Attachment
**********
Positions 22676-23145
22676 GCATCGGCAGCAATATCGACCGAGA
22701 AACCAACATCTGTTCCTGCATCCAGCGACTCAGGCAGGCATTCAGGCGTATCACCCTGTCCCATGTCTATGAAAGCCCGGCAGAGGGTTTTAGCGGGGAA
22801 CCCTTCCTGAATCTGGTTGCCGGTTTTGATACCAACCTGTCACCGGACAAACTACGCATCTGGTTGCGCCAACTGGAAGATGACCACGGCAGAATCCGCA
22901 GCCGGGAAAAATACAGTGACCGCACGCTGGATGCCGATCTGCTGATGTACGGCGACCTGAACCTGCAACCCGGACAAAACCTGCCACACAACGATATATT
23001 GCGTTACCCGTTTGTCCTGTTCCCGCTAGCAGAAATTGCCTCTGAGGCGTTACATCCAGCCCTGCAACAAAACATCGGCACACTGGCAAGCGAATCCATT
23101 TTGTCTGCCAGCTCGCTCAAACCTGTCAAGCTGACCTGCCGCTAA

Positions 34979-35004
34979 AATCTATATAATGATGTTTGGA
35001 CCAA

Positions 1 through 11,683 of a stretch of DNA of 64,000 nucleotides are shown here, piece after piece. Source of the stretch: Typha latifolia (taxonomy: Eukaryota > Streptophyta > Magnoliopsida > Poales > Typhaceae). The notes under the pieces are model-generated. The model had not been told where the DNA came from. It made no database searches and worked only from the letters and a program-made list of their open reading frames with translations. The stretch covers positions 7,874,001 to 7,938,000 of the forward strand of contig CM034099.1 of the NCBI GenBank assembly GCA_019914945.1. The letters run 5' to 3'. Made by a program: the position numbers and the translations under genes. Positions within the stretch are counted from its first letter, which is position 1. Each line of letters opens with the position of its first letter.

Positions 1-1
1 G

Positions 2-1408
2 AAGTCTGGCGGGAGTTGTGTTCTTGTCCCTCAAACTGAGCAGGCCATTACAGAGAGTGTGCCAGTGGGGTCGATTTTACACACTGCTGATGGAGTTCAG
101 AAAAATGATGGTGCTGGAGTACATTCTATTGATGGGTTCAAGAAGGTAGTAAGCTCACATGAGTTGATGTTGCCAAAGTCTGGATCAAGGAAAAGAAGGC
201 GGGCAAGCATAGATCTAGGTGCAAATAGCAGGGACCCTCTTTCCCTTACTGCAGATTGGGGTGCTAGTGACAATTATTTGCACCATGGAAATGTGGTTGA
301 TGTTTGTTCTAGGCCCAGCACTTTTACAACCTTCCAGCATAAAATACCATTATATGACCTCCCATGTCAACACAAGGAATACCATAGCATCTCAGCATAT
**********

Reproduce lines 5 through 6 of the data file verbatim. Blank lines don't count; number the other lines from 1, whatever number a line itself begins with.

22901 GCCGGGAAAAATACAGTGACCGCACGCTGGATGCCGATCTGCTGATGTACGGCGACCTGAACCTGCAACCCGGACAAAACCTGCCACACAACGATATATT
23001 GCGTTACCCGTTTGTCCTGTTCCCGCTAGCAGAAATTGCCTCTGAGGCGTTACATCCAGCCCTGCAACAAAACATCGGCACACTGGCAAGCGAATCCATT